Enhanced Cassava Production for Food Security and Economic Development in Nigeria: A review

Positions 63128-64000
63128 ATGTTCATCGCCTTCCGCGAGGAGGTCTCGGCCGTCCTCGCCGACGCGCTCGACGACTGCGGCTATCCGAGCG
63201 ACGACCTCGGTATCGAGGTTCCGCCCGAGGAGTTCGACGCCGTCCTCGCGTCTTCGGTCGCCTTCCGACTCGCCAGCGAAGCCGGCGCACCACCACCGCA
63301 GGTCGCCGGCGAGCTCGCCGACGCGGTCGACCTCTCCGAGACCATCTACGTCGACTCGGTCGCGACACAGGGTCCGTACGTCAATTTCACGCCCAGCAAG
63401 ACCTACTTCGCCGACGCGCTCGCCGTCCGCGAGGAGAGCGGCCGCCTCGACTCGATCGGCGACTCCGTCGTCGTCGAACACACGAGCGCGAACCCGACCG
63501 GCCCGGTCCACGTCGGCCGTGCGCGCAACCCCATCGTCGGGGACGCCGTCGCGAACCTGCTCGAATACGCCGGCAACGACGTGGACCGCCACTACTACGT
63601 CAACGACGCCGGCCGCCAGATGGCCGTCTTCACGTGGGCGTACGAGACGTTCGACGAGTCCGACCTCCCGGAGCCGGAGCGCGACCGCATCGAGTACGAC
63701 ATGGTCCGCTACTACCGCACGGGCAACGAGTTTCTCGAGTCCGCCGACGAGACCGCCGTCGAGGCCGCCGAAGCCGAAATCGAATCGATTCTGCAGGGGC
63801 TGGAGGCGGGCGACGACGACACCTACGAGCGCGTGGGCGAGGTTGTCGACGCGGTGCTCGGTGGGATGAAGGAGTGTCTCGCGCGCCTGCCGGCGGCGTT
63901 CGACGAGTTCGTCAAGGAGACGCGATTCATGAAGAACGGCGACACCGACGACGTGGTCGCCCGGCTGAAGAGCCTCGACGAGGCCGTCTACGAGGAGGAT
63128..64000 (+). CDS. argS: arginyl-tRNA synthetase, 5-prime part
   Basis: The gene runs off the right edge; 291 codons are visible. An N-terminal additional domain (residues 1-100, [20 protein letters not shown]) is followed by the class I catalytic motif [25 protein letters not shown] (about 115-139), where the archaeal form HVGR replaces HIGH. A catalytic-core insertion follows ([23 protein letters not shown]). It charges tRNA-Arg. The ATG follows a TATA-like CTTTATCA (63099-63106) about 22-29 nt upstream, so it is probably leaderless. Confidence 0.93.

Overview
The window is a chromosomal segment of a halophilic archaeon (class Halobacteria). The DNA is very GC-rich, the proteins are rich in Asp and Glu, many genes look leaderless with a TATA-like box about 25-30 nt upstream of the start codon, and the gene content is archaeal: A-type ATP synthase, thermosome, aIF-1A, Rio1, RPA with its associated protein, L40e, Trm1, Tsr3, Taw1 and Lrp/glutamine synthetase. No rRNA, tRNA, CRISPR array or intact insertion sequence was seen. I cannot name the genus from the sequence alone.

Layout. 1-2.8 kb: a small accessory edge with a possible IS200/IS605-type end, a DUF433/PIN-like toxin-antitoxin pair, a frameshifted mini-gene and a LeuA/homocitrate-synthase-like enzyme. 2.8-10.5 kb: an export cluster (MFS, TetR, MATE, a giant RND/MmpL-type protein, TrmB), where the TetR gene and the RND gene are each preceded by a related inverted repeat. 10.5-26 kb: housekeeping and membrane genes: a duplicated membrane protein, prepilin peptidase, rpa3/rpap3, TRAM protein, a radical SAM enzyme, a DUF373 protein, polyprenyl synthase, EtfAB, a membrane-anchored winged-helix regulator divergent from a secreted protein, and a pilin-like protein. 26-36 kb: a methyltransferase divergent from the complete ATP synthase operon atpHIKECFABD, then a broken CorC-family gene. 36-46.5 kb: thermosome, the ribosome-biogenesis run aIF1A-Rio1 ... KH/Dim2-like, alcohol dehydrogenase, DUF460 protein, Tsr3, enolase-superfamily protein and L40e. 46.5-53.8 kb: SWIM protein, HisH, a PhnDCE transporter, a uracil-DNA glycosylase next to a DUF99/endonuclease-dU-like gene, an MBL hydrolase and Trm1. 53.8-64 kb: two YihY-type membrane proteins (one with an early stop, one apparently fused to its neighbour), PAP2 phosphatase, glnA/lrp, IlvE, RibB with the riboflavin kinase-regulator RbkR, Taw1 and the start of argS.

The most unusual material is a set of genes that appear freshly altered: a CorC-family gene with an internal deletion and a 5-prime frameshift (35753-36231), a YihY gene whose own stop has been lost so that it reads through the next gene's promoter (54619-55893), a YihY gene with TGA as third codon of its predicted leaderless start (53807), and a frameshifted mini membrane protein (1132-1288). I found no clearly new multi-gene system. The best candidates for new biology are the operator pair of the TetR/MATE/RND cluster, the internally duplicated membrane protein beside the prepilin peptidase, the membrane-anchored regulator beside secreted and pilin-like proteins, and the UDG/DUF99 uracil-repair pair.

In addition to contributing to food security, cassava is gaining popularity as a feedstuff and feedstock across the world. Efforts are being made to substitute cassava for grains in the animal feed, ethanol production, etc. It is being increasingly recognized that growing high yielding cassava can spur sustainable development. The objectives of this study were to identify gaps in the cassava sub-sector and proffer solutions for optimal production and utilization of cassava and its products for food security and economic development. The data and information for this study were collected from sources like Google Scholar, Science Direct, Research Gate and FAOSTAT. The challenge of how to produce beyond domestic demand and sustain supply to the international markets is one of the constraints we face in Nigeria cassava subsector. Despite being the world’s largest cassava producer, more than 90 % of cassava produced in the country is consumed locally as food. Since little is processed for many and varied uses, the outlook for increasing cassava production is promising as it can encourage rural and economic development through increase in production, processing, marketing and export of starch, pellets and chips to earn foreign exchange. The study suggests that, like Thailand, Nigeria should focus on increasing productivity alongside creating market opportunities. This could be achieved by raising institutional structures and functioning infrastructures, enacting favourable agricultural policies such as the export-led industrialization policy, trade and investment liberation and common agricultural policy. Such policies will support large agribusinesses interventions, including cassava processors and commodity exporters, and help create a conducive environment that will sustain cassava production for food security and economic development.
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